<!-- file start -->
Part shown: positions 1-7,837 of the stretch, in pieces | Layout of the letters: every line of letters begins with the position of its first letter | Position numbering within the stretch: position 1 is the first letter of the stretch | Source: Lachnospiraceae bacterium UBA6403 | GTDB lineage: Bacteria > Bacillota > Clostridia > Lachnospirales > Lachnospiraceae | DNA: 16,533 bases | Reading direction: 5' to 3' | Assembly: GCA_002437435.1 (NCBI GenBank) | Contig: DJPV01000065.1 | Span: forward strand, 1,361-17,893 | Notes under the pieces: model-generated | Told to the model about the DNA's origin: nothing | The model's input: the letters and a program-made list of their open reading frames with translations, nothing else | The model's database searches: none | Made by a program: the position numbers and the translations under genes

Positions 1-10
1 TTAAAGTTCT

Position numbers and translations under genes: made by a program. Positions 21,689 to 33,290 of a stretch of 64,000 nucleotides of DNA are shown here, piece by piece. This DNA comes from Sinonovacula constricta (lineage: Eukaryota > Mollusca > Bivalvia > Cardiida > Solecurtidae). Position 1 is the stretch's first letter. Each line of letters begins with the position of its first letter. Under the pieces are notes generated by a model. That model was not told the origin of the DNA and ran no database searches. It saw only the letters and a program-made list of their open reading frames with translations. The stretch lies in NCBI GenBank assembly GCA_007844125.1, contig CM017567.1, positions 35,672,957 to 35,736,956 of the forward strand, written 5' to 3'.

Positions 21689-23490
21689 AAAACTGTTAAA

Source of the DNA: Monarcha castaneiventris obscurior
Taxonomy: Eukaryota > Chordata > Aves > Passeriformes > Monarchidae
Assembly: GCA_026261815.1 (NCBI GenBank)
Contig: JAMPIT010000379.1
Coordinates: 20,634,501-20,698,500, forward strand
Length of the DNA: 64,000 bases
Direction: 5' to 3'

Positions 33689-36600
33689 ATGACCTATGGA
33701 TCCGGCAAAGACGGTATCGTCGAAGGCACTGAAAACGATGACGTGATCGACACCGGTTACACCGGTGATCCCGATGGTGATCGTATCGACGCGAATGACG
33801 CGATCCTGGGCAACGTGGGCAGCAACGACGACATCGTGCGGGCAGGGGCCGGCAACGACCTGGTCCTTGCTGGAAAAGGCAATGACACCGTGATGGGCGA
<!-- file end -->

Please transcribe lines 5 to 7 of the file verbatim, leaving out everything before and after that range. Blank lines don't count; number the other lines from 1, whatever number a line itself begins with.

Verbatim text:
Positions 21689-23490
21689 AAAACTGTTAAA

Source of the DNA: Monarcha castaneiventris obscurior